Pfizer CEO: Big mistake to think Covid-19 pill will replace vaccines
New York (CNN Business)A version of this article first appeared in the “Reliable Sources” newsletter. You can sign up for free right here.
How many people in your friend circles are Covid-positive right now? How many families do you know with kids who are quarantining at home due to a close contact? Here in my vaccinated and boosted New York bubble, I know two of each type. Covid is back on the tips of peoples’ tongues. And this is not just an anecdotal impression: A winter surge is clearly underway, according to government data. CNN’s charts plotting daily new cases over the past 14 days show rising levels in at least 35 states.
The current surge is driven by the Delta variant and could soon be super-powered by Omicron. So: “It is not clear what the near future will look like.”
That sentence could have been written in March 2020 or November 2020 or July 2021. But it is equally applicable now, and that’s why David Wallace-Wells included it in his brand new NYMag piece titled “Omicron Is About to Overwhelm Us.”
“For all their limitations, the models right now are flashing bright red,” Wallace-Wells wrote. Besides, “we don’t need models to tell us that the pandemic is taking a bad turn.” Even in a best-case scenario, he said, the new variant is so transmissible that “the country is almost certainly going to be overwhelmed, very soon, by new cases.”
There are some reasons to believe that the cases will be overwhelmingly mild, even more so among the fully vaccinated. There are also some reasons to believe that cases is no longer a very helpful metric. But public policy and, frankly, many peoples’ perceptions of Covid have not caught up to this new reality. So we’re caught up yet again in a moment of creeping anxiety and uncertainty, of closures and confusion.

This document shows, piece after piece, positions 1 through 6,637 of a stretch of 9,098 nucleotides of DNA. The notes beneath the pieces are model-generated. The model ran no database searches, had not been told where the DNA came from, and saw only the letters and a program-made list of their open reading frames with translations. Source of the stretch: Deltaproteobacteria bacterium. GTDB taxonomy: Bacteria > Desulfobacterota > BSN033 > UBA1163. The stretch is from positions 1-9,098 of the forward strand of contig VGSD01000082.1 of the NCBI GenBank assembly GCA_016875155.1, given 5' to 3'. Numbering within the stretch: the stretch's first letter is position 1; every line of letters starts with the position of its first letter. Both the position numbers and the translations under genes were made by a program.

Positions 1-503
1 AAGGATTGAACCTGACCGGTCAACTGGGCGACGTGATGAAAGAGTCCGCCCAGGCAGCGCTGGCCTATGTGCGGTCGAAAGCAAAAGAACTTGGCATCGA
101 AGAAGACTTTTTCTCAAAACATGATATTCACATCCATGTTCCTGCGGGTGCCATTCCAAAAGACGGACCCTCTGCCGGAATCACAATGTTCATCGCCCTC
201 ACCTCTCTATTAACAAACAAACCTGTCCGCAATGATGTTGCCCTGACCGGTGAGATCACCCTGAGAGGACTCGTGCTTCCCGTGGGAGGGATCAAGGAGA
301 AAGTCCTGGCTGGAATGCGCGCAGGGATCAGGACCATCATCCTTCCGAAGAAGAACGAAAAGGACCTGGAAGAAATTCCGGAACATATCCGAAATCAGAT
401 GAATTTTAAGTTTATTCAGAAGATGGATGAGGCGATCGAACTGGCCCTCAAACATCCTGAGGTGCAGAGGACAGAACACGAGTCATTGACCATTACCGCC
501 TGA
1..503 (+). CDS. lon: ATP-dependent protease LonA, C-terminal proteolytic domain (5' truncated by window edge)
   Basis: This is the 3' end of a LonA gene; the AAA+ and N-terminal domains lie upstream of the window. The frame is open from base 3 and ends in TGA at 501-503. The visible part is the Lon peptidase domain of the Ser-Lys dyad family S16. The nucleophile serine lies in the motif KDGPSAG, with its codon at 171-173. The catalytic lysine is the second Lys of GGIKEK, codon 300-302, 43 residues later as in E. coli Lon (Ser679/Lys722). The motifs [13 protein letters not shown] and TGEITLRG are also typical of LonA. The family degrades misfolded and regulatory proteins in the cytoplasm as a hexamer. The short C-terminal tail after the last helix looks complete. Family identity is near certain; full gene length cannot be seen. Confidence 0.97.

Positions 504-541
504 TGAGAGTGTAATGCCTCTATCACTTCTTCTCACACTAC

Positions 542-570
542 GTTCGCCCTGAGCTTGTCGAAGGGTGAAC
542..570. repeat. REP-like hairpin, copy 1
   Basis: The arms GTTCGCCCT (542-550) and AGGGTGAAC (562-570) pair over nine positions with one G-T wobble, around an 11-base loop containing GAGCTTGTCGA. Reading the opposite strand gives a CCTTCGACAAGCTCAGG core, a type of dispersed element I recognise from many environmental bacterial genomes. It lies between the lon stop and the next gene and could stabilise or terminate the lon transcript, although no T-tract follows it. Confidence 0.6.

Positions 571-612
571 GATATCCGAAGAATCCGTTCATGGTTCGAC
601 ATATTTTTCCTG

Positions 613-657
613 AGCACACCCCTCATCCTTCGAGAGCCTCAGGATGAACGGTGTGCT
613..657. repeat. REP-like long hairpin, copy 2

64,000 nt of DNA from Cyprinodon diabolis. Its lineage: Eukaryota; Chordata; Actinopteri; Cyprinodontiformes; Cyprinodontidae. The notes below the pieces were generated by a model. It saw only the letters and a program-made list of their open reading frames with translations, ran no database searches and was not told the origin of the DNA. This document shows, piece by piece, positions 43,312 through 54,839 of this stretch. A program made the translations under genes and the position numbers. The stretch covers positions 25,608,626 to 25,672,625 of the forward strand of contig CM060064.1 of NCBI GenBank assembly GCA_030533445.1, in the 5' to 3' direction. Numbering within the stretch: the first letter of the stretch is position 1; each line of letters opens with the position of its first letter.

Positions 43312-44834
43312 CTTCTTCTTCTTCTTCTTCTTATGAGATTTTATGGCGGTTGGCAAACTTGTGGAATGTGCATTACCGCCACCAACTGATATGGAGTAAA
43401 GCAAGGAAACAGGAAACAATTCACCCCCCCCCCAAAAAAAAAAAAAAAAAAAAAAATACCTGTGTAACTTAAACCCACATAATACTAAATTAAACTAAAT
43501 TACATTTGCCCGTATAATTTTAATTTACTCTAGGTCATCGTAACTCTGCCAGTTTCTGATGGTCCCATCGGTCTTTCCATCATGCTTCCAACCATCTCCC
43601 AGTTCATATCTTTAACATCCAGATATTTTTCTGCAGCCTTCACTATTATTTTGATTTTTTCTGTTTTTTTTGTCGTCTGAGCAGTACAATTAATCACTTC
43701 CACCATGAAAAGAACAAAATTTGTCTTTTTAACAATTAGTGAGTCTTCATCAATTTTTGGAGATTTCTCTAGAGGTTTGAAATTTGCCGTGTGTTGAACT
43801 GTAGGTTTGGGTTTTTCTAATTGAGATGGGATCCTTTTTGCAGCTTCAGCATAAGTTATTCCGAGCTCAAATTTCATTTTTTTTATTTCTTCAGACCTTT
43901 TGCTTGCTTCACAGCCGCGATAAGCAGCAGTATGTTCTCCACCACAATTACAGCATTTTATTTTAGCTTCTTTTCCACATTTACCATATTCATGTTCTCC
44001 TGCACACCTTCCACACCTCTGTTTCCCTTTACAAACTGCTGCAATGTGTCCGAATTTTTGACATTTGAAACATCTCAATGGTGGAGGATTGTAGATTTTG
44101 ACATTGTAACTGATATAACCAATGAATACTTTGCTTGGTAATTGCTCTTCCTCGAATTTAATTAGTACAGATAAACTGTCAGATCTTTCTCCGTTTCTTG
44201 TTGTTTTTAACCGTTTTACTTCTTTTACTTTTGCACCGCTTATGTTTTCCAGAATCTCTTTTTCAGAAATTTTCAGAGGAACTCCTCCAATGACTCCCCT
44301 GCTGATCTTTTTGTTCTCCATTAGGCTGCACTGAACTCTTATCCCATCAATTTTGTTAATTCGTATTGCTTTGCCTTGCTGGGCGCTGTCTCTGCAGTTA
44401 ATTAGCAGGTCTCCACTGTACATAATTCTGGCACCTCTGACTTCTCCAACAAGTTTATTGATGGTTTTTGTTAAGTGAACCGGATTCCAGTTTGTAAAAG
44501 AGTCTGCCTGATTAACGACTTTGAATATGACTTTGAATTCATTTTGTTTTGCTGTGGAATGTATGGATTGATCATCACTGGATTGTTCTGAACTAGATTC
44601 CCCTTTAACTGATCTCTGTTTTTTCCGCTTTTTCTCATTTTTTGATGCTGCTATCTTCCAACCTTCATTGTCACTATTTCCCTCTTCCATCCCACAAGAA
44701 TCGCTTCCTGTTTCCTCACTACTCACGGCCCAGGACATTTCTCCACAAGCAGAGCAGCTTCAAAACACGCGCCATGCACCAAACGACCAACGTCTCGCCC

Personally, for what little it’s worth, my view aligns with Reason mag senior editor Robby Soave: “Basically everyone is going to get covid eventually,” he wrote, “and when you get it, you’re either going to be vaccinated, or you’re going to wish you were vaccinated.” Coming down with Covid in December 2021 means something different than it did in December 2020. So news coverage must convey that and explain why. And the coverage must continue to highlight testing problems. Access to vaccines was a big story; access to testing should be, as well…
>> For more, check out this new reporting from CNN’s Jacqueline Howard: Both flu and Covid-19 cases are rising in much of the US…
Living with risk
As always, Covid conversations are about risk assessment. Dr. Anthony Fauci invoked “risk” while answering questions from Wolf Blitzer in “The Situation Room” on Wednesday. People “should feel comfortable” celebrating the holidays with other vaccinated folks, he said: “People should not feel that that’s not safe. I mean, nothing is 100%, but when you talk about the relative risk when you’re dealing with vaccinated and, particularly, boosted people, you can feel comfortable enjoying the holiday.”